Do Tony Award Wins Improve Long Term Ticket Sales Numbers?
Tony nominations and deserved wins inevitably boost ticket sales during that awards season, but Tootsie’s closing now shows that this effect may be limited and that Broadway shows must rely on more than award wins to be able to stay the distance. While out-of-towners read news and media reviews to pick Broadway shows, local theatre-goers predominantly rely on word-of-mouth to determine what shows are worth seeing for their hard earned dollars. Two cases in point: The Ferryman, which won four Tony awards on Broadway this year, closed on July 7, 2019 after only nine months and The Band’s Visit, with music by Tootsie’s David Yazbek, won 10 Tony Awards in 2018, but closed earlier this year after only eighteen months on Broadway. These prove that Broadway shows need to rely on more than just awards and accolades to create sustainable box-office success, and Tootsie’s failure to generate word-of-mouth buzz or marketing innovation may have led to its downfall.
Broadway Show Comparison: Tootsie and Beetlejuice
Beetlejuice, like Tootsie, is a new Broadway show based on a original film from the 1980’s, but unlike Tootsie, Beetlejuice continues to be quite successful at the box office. After its 1982 film, Tootsie quickly faded from public memory until its recent return to Broadway. Beetlejuice, however, has managed to keep its brand alive with an animated TV series and multiple video games which have kept fans engaged with the franchise. Millennials have also cultivated an online fandom surrounding Beetlejuice on Twitter and on TikTok, a popular lip-syncing video app. A quick search on the app shows thousands of videos from fans lip-syncing to the Beetlejuice show’s songs, and some of Beetlejuice’s cast members have made their own videos for TikTok and are interacting directly with the show’s fans. Online audiences haven’t shown the same enthusiasm for Tootsie, resulting in very little online exposure for the show and next to none on social media.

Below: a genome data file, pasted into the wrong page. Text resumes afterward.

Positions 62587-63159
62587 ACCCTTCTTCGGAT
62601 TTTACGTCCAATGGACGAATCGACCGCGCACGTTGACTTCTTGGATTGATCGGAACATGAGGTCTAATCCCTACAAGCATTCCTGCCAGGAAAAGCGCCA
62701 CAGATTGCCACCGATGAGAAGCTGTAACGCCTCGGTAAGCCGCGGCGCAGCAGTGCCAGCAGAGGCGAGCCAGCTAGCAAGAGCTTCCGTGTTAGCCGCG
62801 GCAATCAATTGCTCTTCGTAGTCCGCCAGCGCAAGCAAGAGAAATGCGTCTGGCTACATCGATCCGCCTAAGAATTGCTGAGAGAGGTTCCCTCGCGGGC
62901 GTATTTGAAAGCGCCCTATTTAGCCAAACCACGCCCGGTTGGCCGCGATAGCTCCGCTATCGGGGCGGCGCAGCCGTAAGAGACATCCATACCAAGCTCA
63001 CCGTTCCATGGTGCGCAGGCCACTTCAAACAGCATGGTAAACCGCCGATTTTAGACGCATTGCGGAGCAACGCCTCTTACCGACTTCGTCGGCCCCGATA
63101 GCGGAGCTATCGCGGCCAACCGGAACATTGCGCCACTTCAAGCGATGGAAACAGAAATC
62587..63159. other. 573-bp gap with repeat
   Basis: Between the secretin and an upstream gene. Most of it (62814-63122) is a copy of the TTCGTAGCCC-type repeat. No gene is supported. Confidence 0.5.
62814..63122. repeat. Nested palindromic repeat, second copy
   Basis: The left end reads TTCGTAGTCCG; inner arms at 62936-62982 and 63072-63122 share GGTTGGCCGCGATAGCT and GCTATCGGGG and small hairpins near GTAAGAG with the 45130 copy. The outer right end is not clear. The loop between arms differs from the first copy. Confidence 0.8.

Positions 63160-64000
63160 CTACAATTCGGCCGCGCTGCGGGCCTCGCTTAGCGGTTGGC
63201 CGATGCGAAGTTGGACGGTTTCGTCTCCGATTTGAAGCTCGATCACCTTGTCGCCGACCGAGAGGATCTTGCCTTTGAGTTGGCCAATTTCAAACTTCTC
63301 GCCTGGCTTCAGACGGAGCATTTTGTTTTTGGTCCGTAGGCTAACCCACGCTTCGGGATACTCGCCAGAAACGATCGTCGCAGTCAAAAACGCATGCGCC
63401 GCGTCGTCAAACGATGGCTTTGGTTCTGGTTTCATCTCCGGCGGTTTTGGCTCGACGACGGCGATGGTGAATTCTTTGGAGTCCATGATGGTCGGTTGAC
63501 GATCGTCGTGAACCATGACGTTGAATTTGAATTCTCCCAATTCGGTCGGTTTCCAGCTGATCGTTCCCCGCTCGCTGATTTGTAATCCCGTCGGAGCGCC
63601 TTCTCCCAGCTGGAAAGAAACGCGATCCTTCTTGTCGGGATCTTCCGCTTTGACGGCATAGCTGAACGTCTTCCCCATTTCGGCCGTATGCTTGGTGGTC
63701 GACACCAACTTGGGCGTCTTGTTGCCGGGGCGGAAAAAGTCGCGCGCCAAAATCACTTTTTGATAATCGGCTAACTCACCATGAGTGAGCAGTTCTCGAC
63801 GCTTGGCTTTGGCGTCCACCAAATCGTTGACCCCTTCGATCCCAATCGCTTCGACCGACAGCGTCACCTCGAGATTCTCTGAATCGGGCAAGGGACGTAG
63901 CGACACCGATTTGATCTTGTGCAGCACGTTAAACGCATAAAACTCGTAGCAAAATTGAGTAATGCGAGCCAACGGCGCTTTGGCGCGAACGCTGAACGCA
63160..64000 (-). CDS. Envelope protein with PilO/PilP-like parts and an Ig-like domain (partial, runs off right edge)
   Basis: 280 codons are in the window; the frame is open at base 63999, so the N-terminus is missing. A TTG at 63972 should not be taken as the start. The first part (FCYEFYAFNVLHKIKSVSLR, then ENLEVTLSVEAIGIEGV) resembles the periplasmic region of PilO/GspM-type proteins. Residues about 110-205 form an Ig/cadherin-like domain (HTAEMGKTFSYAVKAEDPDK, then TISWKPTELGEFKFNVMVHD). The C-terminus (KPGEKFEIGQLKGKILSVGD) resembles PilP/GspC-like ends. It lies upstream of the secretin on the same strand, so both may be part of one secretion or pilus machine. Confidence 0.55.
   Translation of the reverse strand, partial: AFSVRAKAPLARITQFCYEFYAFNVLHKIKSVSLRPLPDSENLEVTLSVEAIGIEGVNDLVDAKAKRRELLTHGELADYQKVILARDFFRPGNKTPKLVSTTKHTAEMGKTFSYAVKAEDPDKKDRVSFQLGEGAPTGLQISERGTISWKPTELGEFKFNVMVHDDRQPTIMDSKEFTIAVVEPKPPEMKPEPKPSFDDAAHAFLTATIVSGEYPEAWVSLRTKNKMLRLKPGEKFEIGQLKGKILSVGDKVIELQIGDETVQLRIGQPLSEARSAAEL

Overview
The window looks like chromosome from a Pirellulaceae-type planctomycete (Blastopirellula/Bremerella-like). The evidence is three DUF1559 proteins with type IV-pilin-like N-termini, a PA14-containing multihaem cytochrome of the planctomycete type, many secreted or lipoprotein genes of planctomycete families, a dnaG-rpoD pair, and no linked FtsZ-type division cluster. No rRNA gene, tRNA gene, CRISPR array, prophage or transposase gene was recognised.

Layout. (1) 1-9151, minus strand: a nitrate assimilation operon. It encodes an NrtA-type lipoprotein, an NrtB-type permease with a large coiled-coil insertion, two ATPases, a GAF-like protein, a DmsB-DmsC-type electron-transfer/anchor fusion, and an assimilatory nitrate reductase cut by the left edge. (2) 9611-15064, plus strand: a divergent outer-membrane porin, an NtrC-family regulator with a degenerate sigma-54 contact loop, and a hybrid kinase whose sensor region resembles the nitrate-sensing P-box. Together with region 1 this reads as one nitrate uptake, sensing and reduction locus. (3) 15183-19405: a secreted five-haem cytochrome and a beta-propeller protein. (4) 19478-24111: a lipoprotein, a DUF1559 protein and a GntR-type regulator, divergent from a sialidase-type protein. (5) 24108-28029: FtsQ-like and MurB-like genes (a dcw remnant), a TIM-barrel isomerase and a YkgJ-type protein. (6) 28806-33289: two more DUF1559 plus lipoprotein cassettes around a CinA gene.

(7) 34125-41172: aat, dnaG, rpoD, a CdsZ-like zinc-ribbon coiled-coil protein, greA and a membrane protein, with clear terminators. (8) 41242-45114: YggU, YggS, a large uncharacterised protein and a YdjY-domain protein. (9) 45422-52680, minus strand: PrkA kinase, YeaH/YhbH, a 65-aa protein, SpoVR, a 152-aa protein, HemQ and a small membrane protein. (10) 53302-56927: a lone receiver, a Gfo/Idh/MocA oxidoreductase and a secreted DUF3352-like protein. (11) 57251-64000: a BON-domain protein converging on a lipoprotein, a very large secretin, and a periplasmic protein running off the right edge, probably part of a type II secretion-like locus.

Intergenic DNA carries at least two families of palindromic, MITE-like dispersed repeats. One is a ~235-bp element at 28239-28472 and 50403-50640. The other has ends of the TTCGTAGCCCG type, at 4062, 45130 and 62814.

Additionally, Broadway fans have argued that Tootsie remains too loyal to its source material and fails to bring anything new with its stage iteration. Beetlejuice, on the other hand, uses the same characters from the beloved film but follows a different story arc and refreshes the source material. In both its marketing and staging, Tootsie has failed to meaningfully connect with modern audiences.
Broadway audiences may need to look beyond the sequins and jokes, see the deeper problems hiding underneath, and accept that in 2019, Tootsie cannot be saved this time around, but it sets itself for a future revival that may be more woke. A North American tour of the show will begin at Shea’s Buffalo Theater in Buffalo, N.Y., in October 2020, with additional cities to be announced.